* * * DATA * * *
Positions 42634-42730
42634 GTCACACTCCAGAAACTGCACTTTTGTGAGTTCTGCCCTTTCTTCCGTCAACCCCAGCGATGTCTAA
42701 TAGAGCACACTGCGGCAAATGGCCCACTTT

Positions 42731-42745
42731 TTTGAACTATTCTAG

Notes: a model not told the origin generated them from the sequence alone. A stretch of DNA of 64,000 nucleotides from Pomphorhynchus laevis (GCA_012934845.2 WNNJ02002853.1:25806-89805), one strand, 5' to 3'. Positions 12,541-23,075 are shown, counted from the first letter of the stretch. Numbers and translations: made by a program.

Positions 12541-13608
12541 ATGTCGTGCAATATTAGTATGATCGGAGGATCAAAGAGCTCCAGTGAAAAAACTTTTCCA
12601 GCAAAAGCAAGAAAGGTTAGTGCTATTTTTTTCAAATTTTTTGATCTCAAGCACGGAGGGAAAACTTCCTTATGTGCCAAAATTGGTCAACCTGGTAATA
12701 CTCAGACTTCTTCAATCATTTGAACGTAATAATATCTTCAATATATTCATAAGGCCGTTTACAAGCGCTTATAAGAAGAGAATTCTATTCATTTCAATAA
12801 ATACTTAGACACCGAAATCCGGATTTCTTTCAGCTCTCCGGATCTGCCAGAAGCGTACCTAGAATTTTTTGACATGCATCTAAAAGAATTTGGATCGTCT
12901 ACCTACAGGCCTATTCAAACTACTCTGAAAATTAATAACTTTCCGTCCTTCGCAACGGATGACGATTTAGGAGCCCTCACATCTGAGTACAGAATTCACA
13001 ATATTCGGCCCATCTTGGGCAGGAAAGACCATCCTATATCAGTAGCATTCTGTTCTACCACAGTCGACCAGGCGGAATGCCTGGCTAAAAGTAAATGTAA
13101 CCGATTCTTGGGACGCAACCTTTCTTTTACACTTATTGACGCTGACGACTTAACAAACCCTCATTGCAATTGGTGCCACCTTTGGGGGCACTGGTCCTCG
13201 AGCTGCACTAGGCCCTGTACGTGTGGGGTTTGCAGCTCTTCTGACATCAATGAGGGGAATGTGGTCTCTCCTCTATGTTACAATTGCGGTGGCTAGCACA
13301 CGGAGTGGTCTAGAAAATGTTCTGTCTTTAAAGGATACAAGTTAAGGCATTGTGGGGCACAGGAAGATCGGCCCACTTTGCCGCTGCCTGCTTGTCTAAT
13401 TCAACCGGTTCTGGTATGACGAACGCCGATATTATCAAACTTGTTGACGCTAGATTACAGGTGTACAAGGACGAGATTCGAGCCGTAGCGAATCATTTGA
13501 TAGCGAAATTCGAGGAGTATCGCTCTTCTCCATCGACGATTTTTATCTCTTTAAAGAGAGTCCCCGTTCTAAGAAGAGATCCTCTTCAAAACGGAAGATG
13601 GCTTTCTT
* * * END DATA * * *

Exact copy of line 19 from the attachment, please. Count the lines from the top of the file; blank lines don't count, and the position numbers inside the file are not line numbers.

13601 GCTTTCTT